The process of tracking acoustic guitars is often regarded as something fairly difficult, trust me when I say it isn’t, though achieving great sounding acoustic guitars that sound full and natural at source can be challenging. Over the course of several years I experimented with a variety of different acoustic guitar recording techniques which led me to to discover how to quickly, confidently and constantly get great sounding acoustic guitars in my mixes.
If you struggle to record acoustic guitars in your music then these simple five tips will help you to approach the process of recording acoustic guitars from a different angle.
Move Around The Room
Do you typically record your acoustic guitars in the same spot in your room? If you do and you’ve not been 100% happy with the results then try moving your recording position to a different spot in your room to a spot that sounds better. A great way to find an acoustic guitar recording sweet spot in your room is to pick up you guitar and walk around your room while playing. Listen closely to how the guitar changes in sound throughout the walkthrough of your room. When you find a spot that sounds good to your ears you should throw a microphone up and experiment with the following techniques…
Move Yourself, Not The Mic
Now that you’ve established a suitable spot in your room to record your acoustic guitar tracks you now need to get the microphone in the sweet spot, but this can be a challenge if you are tracking and playing the guitar - After all, you only have one set of hands… how on earth you do move the microphone around the guitar while playing it? Easy, get yourself a chair with wheels and move yourself instead of the microphone. Put some headphones on to enable you to monitor the changes in timbre. Also record some test takes that you can listen back to through your monitors. This “move me” instead of “move the microphone” approach to acoustic guitar microphone placement works every time for me. It’s quick, easy and reliable.
Does your acoustic guitar tracks sound too boomy or muddy? Do they sound too dense in the mix? Here’s an easy fix that doesn’t require any EQ. If you’ve got the right acoustic guitar tone coming down the microphone into your DAW but it sounds boomy try experimenting with distance between the guitar and microphone. Don’t worry too much about room tone creeping in to the recording… in most cases room tones adds a nice quality to the recording. The further the guitar is placed from the microphone the more open and natural the recordings will sound. If the guitar is too close to the mic you run the risk of capturing too much finger & plectrum noise, breathing noise from the performer and even that unnatural boomy sound, all of which are not flattering in acoustic guitar recordings.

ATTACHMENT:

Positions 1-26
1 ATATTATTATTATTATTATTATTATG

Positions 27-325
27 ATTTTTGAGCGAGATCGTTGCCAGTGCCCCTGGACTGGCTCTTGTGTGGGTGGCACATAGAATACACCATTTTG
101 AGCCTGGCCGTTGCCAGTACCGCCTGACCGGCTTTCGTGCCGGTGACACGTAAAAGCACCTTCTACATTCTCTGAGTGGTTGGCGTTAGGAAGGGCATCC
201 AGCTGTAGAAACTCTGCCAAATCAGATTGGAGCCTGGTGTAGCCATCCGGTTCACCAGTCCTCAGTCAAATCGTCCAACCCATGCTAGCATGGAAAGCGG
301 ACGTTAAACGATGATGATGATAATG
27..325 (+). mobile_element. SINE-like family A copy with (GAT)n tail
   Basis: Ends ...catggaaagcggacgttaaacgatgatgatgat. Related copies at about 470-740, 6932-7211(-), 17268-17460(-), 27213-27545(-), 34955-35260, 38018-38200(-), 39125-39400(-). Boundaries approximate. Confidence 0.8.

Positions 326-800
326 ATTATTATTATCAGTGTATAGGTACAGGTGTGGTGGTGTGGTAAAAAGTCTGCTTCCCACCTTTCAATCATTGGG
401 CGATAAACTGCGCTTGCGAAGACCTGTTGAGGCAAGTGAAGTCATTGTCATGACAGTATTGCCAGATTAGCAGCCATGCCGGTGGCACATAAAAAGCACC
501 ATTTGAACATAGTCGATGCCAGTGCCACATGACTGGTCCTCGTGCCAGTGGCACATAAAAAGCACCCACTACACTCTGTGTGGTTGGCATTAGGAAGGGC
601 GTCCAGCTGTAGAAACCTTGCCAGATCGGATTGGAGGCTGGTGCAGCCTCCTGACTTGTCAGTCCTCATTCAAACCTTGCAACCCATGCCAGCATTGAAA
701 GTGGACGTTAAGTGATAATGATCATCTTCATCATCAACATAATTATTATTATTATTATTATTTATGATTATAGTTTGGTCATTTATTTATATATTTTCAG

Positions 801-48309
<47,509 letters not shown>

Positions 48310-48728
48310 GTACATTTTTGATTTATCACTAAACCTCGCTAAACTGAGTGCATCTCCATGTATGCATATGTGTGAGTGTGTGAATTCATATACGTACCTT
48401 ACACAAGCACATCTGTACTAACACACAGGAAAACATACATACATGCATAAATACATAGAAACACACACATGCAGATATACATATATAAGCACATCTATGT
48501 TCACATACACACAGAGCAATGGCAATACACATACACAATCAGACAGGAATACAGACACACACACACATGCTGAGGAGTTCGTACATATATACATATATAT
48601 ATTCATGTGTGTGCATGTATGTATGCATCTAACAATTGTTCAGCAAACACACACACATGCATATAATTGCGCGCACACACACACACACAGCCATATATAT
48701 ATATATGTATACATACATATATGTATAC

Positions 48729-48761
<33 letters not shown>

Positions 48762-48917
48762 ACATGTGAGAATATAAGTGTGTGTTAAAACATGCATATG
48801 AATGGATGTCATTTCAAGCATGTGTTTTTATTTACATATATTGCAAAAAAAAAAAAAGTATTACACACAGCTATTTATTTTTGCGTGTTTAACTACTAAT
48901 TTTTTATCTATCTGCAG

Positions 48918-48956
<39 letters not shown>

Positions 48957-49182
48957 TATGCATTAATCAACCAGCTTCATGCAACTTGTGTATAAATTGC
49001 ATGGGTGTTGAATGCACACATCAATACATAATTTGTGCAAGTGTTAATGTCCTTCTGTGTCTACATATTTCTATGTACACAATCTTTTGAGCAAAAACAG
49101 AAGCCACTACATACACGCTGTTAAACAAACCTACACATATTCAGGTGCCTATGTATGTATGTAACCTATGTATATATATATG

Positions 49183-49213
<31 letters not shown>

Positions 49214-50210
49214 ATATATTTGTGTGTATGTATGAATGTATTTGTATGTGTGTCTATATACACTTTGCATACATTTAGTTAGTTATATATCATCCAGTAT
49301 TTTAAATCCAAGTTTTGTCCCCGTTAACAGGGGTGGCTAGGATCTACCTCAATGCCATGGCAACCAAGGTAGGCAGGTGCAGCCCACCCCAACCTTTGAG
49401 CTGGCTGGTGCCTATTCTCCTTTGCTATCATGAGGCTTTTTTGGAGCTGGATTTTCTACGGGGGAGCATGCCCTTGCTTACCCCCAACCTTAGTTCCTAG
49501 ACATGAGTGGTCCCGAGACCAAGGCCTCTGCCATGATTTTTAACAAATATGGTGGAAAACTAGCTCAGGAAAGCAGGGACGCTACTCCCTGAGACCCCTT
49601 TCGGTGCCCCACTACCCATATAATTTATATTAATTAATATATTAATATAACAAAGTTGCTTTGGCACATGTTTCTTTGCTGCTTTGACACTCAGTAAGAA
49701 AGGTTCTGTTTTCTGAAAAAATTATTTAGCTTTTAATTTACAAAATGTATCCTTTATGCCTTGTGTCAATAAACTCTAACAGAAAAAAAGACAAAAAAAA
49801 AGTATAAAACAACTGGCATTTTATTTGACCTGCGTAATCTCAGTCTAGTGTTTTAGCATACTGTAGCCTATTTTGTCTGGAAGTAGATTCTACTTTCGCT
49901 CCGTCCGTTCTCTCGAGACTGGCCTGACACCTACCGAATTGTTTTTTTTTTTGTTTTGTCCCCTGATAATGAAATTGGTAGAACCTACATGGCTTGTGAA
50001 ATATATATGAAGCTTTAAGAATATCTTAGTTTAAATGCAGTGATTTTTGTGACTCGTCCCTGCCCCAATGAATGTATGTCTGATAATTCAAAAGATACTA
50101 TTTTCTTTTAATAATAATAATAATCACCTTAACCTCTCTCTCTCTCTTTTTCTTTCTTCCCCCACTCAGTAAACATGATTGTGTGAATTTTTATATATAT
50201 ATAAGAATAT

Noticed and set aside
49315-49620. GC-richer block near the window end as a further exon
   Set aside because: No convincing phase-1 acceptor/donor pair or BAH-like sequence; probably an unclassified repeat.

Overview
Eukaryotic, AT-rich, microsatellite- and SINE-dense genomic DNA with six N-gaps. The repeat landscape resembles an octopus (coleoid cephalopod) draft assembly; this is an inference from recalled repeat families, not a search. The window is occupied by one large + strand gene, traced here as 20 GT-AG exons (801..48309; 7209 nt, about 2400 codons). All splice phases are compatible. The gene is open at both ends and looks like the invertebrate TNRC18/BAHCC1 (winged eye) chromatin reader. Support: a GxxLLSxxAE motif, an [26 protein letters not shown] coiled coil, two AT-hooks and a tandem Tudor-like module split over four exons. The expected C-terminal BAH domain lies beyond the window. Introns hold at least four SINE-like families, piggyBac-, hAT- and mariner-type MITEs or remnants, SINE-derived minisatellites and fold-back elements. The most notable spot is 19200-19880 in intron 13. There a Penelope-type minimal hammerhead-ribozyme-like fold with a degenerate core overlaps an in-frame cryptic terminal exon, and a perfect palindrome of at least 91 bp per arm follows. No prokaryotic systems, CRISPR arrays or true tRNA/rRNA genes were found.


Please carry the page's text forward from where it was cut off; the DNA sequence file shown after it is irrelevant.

At this point you’ve established the recording and microphone positions… great job but don’t rush into recording just yet. Double and triple check the guitar tuning, make sure there are no objects in close proximity that can be easily knocked by your foot or elbow during the performance, ensure you have enough cable length from your headphones to your audio interface and most importantly… make sure you can trigger record effortlessly from your DAW so that you don’t need to put the guitar down and pick it back up again before the performance.
The number one trick to getting the best results from any performance is confidence. Are you playing the guitar parts confidently? Are the chords held with no fret buzz? Does the rhythm of the guitar marry up with the groove of the production?
A great sounding guitar which was recorded well with considered mic placement will never make up for a performance that wasn’t played with heart and conviction. If you feel you have nailed the “technical” approach to recording acoustic guitars through the tips laid out in this article but are still not satisfied with the results you are getting you may need to go back to the arrangement stage and ask yourself a handful of questions:
Does this song or section need acoustic guitar?
Have I come up with the right acoustic guitar parts for this song or section?
Am I the right person playing the guitar in this recording?
Video Tutorial - Learn Acoustic Guitar Microphone Placement Techniques
In this premium video tutorial you will learn several microphone placement techniques and fundamental lessons which will help you to achieve great sounding guitar tracks in tracking at source.